I teach and work at a conservative college in a conservative-dressing city (DC), but I often find I am the most dressed up of all of my colleagues, even when wearing jeans. I wear slim black pants often, jeggings, leggings, and even the occasional pair of drawstring pants (I have on a chambray pair of drawstring pants today, for example). For me, the issue of department culture seems appropriate, but there’s a larger issue at stake: why do I seem more put together wearing jeans than my peers who wear skirts or pants? I suspect that it’s the cumulative effect of the entire outfit, a sense of proportion, finishing touches of accessories and shoes, an obvious sense of style–overall, the idea that clothes are a deliberate, rhetorical choice. I’m much less concerned with the “rules” of what I’m supposed to wear than how I feel and act while wearing an outfit, and to a degree, how my peers and superiors act towards me while I’m wearing it.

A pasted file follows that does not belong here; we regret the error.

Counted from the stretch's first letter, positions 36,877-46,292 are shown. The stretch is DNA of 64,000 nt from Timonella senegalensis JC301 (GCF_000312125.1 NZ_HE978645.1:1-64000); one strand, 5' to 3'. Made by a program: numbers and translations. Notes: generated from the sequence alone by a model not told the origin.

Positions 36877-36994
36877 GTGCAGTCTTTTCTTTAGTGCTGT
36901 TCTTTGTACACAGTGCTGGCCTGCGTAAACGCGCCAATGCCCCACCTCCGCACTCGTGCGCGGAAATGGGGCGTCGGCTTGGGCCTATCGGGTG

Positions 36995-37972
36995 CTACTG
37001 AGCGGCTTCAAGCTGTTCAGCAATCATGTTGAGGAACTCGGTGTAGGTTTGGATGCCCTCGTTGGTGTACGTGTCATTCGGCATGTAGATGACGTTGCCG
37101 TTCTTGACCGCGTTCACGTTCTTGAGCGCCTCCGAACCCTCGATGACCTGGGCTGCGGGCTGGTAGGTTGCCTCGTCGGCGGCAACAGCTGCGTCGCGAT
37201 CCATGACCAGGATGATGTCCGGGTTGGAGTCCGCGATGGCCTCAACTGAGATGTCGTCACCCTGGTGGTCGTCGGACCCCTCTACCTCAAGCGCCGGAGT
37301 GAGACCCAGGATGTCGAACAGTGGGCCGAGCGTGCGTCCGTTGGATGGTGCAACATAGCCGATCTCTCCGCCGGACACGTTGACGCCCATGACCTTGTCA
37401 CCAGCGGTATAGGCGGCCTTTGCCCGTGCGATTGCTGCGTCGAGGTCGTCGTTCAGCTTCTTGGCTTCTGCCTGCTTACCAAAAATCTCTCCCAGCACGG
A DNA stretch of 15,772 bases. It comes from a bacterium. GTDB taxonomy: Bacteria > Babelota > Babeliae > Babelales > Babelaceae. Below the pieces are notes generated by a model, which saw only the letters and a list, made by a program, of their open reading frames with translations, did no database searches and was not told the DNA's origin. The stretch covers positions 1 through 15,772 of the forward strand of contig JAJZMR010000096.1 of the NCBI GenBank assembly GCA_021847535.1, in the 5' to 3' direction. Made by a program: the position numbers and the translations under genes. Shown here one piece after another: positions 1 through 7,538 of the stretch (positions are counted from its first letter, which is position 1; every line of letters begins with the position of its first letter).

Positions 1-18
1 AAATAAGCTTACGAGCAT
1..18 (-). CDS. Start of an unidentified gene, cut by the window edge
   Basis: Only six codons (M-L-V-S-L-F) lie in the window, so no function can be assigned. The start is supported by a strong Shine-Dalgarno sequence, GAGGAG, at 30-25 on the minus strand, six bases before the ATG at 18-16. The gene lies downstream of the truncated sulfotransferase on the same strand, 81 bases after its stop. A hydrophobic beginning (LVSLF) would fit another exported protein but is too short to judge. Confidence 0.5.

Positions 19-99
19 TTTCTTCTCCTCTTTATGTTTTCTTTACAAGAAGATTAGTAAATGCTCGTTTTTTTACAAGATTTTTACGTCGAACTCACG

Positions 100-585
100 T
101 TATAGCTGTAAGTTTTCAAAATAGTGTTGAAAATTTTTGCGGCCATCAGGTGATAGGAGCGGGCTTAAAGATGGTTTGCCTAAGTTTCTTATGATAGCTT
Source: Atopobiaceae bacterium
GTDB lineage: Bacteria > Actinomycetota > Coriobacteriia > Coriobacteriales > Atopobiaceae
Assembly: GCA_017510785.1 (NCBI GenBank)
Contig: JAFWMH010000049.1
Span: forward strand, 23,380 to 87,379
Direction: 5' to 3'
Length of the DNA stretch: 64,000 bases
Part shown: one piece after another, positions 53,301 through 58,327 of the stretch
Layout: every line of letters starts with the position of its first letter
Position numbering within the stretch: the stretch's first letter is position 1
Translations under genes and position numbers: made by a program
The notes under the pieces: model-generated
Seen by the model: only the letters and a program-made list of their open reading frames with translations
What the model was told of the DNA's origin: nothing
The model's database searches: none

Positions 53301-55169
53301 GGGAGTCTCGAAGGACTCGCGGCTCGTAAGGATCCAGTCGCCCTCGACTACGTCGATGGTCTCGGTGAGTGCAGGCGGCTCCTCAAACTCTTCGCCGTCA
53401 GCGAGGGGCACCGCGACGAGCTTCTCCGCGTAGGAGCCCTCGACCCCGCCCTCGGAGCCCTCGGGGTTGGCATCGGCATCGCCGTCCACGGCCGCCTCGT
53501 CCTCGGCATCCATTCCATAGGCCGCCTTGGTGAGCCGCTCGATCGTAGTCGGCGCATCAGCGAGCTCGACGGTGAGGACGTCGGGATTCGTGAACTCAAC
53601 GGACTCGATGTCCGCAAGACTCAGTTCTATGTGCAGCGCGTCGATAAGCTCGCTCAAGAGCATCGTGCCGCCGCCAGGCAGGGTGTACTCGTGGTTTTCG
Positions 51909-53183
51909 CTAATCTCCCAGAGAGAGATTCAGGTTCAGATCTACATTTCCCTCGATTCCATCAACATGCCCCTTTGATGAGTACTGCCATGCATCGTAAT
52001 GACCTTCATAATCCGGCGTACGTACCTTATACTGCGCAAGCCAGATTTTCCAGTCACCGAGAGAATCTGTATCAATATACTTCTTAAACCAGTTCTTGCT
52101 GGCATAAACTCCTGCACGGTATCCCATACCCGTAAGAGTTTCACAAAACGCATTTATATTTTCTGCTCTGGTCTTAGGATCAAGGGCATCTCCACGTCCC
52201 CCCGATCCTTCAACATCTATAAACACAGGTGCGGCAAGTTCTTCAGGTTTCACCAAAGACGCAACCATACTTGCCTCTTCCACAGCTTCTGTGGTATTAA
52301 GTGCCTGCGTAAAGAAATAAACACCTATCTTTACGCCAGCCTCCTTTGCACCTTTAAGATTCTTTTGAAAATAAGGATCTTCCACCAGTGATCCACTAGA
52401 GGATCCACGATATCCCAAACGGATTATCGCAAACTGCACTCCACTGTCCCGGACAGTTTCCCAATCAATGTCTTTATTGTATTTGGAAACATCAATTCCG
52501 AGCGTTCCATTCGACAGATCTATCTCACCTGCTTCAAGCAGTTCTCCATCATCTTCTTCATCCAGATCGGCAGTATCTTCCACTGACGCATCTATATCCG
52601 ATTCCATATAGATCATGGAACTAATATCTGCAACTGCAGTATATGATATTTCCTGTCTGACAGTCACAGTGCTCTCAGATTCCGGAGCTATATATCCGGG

I wear my black ponte pants weekly – and I’m a curvier girl. When thinking about how I style them, I always go for longer layered tees, a structured jacket, long cardigan, or tunic. I don’t follow the strict “bum must be covered” rule that I do with leggings or jeggings, but there’s definitely a nod to volume on the top. I tend to wear heels with them, but I do flats in a pinch, too.

    If I obeyed the old rules, I wouldn’t be able to wear anything in my closet.

  54. [...] very intelligent blogger at AcademiChic, in a mildly tongue-in-cheek (I really had to resist the temptation for the bad pun there) manner, [...]

  55. [...] very intelligent blogger at AcademiChic, in a mildly tongue-in-cheek (I really had to resist the temptation for the bad pun there) manner, [...]

  56. [...] very intelligent blogger at AcademiChic, in a mildly tongue-in-cheek (I really had to resist the temptation for the bad pun there) manner, [...]

Leave a Reply

Your email address will not be published. Required fields are marked *


You may use these HTML tags and attributes: <a href="" title=""> <abbr title=""> <acronym title=""> <b> <blockquote cite=""> <cite> <code> <del datetime=""> <em> <i> <q cite=""> <strike> <strong>